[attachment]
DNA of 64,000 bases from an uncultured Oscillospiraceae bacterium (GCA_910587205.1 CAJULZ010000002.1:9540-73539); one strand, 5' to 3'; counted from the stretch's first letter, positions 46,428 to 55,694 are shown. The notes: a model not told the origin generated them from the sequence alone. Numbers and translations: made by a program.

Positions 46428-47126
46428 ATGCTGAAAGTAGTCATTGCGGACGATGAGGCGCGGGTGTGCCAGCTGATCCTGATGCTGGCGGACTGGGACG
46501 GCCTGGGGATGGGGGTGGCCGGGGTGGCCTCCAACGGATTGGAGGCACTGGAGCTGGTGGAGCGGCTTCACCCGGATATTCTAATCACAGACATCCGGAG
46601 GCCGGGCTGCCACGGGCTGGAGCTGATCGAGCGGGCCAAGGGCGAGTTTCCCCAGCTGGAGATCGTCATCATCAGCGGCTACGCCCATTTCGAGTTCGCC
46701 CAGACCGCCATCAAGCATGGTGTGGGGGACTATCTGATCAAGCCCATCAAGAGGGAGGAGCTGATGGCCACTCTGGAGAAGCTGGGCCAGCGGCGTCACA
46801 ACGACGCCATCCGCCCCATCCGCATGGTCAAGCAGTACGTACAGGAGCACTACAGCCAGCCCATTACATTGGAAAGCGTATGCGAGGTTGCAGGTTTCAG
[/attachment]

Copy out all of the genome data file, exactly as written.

DNA of 64,000 bases from an uncultured Oscillospiraceae bacterium (GCA_910587205.1 CAJULZ010000002.1:9540-73539); one strand, 5' to 3'; counted from the stretch's first letter, positions 46,428 to 55,694 are shown. The notes: a model not told the origin generated them from the sequence alone. Numbers and translations: made by a program.

Positions 46428-47126
46428 ATGCTGAAAGTAGTCATTGCGGACGATGAGGCGCGGGTGTGCCAGCTGATCCTGATGCTGGCGGACTGGGACG
46501 GCCTGGGGATGGGGGTGGCCGGGGTGGCCTCCAACGGATTGGAGGCACTGGAGCTGGTGGAGCGGCTTCACCCGGATATTCTAATCACAGACATCCGGAG
46601 GCCGGGCTGCCACGGGCTGGAGCTGATCGAGCGGGCCAAGGGCGAGTTTCCCCAGCTGGAGATCGTCATCATCAGCGGCTACGCCCATTTCGAGTTCGCC
46701 CAGACCGCCATCAAGCATGGTGTGGGGGACTATCTGATCAAGCCCATCAAGAGGGAGGAGCTGATGGCCACTCTGGAGAAGCTGGGCCAGCGGCGTCACA
46801 ACGACGCCATCCGCCCCATCCGCATGGTCAAGCAGTACGTACAGGAGCACTACAGCCAGCCCATTACATTGGAAAGCGTATGCGAGGTTGCAGGTTTCAG